‘It was hard to wake up in the morning knowing that you might find the mud structure vandalised by cattle or people’ Leon Sadiki
In 2017 Principal Thob’sile Mafuleka initially applied for a R300 000 grant for a multi-purpose sport field, with an intention to use the funds to build new classrooms for Nkwambazi Primary School in KwaNtebe village, outside Vryheid, north of Kwa-Zulu-Natal. However, she was not allowed to them, as the funds were only allocated to build sports grounds. “It doesn’t help to have playgrounds, while teaching and learning takes place in a mud classroom,” says Mafuleka, adding that she had to apply for the second time to build new classrooms.
Despite having to travel a long distance to get to KwaNtembe — she resides in Hlobane township, in Vryheid — the mother of four wanted to bring about change in the community and to motivate her learners. She went through the trouble to apply again in 2019. “After years of braving the cold winter weather, the learners are now motivated to learn in the new school,” says Mafuleka.
On top of the R4-million for the classrooms, the NLC also sponsored the school with R600 000 to build a borehole, for the installation of a solar system for water pumps, and the procurement of furniture for both the staff office and classrooms. In total the school received R4.9-million. The environment is now more conducive for learning and teaching, with properly built classrooms and flushing toilets.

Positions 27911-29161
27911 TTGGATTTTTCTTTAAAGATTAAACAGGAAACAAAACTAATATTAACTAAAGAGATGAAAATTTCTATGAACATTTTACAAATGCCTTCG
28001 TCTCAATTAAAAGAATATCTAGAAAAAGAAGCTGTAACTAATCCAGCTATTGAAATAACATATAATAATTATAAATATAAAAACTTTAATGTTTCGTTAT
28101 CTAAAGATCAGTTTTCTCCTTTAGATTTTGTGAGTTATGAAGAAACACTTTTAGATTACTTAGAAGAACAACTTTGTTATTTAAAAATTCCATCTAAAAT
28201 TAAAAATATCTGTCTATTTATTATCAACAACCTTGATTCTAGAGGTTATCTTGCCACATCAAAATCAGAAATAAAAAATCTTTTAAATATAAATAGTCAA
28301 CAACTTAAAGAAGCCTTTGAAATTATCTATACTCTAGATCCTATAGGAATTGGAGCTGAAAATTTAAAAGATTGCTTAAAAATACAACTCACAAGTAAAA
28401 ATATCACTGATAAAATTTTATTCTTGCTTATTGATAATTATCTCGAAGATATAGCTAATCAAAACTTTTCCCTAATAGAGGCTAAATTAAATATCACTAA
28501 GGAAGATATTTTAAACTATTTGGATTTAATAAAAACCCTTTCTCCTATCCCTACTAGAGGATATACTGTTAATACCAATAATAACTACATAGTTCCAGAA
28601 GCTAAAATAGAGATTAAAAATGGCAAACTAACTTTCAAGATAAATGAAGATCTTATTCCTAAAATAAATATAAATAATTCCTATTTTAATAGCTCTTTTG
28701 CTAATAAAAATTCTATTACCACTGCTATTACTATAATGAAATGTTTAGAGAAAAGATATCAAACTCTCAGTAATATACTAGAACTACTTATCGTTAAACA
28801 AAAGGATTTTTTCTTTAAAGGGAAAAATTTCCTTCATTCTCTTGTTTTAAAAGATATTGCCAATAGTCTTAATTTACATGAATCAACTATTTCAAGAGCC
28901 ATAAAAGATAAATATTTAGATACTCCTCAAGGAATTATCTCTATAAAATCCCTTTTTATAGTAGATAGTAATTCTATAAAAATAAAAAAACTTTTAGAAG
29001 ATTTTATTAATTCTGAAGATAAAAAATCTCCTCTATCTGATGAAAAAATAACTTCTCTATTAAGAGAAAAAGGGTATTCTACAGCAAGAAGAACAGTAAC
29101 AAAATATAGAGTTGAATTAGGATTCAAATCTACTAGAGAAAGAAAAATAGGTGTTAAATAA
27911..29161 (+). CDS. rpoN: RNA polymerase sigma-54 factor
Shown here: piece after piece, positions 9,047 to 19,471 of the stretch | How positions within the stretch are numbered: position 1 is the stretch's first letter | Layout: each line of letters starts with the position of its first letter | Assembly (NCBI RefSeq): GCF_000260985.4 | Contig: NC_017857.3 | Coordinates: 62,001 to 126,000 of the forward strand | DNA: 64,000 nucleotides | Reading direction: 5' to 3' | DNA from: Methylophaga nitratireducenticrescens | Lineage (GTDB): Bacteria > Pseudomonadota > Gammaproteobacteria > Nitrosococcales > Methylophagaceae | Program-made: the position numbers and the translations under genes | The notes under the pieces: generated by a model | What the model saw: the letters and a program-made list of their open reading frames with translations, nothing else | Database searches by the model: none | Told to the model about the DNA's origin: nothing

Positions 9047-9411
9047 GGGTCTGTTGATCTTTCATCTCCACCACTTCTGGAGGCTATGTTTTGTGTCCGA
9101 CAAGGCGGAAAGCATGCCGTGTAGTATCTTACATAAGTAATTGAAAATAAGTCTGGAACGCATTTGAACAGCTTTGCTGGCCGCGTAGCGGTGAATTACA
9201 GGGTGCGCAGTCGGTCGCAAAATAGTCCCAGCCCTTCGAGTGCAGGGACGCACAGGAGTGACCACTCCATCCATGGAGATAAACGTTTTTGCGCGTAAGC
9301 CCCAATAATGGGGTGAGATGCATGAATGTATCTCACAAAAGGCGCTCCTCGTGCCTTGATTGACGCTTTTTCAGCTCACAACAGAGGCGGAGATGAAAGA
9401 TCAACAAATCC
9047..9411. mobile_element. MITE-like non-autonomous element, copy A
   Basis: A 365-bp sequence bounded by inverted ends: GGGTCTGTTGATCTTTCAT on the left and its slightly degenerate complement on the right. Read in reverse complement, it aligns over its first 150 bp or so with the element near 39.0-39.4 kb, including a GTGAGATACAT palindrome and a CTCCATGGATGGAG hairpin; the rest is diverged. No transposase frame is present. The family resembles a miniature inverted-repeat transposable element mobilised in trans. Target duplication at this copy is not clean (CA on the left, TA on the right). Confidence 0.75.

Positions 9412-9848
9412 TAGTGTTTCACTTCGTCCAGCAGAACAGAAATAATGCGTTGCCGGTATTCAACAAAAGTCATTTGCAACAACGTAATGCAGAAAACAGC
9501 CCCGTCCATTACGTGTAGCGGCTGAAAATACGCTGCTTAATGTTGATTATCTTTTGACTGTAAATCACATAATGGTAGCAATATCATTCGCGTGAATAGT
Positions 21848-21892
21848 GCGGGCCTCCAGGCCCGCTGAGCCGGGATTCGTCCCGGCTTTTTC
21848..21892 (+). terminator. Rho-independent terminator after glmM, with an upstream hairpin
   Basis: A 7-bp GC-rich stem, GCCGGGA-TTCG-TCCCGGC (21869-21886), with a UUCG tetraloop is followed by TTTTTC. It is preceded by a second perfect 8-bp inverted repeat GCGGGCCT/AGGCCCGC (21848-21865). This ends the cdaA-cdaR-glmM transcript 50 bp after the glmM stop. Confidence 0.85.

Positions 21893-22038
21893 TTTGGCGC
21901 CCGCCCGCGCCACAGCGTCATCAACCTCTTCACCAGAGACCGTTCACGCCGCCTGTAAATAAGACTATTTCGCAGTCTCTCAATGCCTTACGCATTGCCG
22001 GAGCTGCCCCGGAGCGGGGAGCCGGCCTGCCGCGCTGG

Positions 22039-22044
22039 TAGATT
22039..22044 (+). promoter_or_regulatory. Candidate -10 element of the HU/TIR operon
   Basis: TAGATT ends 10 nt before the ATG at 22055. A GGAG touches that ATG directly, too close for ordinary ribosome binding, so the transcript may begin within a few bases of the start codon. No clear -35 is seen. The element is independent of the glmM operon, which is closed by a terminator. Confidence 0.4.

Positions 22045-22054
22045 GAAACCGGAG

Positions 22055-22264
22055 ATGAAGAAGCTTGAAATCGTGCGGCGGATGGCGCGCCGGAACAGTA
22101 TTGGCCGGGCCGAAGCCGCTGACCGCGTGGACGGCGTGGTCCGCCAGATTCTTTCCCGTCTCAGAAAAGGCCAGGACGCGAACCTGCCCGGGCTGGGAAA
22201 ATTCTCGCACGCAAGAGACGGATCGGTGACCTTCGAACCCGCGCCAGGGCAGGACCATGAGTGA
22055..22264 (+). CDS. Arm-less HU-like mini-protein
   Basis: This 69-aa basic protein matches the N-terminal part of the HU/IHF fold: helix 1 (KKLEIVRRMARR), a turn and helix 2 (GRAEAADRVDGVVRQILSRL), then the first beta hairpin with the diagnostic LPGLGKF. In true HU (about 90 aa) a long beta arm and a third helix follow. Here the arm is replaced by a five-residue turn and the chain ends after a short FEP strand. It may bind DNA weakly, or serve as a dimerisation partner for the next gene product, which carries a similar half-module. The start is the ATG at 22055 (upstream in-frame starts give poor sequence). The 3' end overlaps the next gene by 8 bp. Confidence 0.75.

The challenge of mud schools is a widespread problem; the Eastern Cape has the highest documented number of such dilapidated structures. According to KwaZulu-Natal MEC for Education Kwazi Mshengu, during his budget vote last month, the government has identified the need to do more for the province. To eradicate mud schools, it has allocated more than R2.5-billion for the 2021/2022 financial year to build new schools and to repair damaged ones.
At Nkwambazi Primary School, there were unbearable issues, especially that of security, as there was inadequate fencing. Mafuleka says it was hard to wake up in the morning knowing that you might sometimes find the mud structure vandalised by cattle or people.
Since the NLC support came through, morale among the teachers and learners is high. The principal also wants to raise more funds to buy computers before she retires. “I am almost about to retire, as you can see my age, I need to rest. I hope the new person coming after me will get computers for learners; I could only get them a television. At least we are about to receive electricity,” says Mafuleka, with passion in her voice.
She also received added administrative support, monitoring and evaluation as part of the process to build the school, as per the NLC mandate. The number of learners registering at the school has increased since the NLC rebuilt the school in 2019. Its main focus is to bring growth and change within impoverished communities, by funding projects that improve the lives of ordinary South Africans.